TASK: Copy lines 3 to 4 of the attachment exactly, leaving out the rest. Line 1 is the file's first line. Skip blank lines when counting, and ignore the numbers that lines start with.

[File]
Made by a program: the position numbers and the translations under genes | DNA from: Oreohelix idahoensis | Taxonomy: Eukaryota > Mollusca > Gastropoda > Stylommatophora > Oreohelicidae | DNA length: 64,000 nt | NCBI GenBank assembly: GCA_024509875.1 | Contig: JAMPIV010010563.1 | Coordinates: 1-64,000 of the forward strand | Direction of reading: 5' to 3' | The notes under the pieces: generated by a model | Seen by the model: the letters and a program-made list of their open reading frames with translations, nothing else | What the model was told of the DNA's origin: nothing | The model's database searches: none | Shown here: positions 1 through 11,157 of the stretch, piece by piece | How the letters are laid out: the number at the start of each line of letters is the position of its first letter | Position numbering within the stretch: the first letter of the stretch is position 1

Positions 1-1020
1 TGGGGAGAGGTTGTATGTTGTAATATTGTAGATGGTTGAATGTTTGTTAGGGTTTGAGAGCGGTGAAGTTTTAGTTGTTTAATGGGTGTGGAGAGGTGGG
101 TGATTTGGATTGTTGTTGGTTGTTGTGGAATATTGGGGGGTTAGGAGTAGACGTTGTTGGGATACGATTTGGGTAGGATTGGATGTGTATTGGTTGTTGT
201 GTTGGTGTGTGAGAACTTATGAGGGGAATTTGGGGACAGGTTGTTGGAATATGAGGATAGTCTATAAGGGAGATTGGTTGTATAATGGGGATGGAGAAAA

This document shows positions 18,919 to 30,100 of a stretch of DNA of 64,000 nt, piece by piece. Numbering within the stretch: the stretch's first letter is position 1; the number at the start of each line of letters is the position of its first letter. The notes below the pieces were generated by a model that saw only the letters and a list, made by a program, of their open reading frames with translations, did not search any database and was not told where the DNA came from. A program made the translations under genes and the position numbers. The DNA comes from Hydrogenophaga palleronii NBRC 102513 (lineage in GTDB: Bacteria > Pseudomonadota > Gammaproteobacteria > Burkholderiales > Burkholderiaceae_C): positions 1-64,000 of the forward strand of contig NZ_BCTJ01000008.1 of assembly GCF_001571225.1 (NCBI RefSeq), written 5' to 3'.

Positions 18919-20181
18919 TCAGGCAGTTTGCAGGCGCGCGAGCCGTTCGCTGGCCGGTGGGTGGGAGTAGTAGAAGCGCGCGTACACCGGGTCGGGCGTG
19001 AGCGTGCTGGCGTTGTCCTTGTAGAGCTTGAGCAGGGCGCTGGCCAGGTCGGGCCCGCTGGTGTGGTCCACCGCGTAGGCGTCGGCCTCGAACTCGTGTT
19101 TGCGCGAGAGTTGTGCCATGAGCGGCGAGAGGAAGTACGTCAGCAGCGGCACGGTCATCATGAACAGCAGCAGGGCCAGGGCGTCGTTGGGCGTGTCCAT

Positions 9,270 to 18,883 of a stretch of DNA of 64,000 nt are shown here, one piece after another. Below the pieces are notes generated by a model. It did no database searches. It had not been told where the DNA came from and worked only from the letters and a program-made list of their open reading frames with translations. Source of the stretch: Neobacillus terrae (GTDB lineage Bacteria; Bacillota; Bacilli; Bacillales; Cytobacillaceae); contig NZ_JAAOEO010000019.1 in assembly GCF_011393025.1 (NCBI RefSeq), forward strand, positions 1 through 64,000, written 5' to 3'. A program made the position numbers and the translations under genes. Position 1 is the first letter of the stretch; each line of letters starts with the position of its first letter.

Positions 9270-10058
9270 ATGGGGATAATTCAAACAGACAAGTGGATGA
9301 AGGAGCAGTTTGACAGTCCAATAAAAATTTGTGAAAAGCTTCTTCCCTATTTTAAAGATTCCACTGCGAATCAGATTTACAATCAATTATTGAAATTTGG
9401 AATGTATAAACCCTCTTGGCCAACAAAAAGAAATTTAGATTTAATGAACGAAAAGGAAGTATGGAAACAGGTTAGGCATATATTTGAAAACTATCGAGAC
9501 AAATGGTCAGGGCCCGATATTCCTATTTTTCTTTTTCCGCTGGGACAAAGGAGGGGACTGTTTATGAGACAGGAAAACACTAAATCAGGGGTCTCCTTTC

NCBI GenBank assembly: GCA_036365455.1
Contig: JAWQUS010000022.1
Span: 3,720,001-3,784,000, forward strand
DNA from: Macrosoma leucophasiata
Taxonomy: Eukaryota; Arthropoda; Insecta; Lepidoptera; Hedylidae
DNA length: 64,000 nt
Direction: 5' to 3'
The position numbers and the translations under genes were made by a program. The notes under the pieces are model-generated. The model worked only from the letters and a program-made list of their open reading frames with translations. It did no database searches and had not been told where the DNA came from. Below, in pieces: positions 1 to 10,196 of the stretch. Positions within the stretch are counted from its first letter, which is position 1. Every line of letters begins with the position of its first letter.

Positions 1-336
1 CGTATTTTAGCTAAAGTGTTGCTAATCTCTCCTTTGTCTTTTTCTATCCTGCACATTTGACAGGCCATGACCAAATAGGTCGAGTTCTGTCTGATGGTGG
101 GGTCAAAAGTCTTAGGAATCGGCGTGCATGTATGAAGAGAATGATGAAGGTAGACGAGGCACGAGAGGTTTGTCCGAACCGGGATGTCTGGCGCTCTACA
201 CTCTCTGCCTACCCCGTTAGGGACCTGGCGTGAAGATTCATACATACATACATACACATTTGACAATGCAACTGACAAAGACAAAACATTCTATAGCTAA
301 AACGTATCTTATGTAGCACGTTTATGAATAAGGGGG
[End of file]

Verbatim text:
1 TGGGGAGAGGTTGTATGTTGTAATATTGTAGATGGTTGAATGTTTGTTAGGGTTTGAGAGCGGTGAAGTTTTAGTTGTTTAATGGGTGTGGAGAGGTGGG
101 TGATTTGGATTGTTGTTGGTTGTTGTGGAATATTGGGGGGTTAGGAGTAGACGTTGTTGGGATACGATTTGGGTAGGATTGGATGTGTATTGGTTGTTGT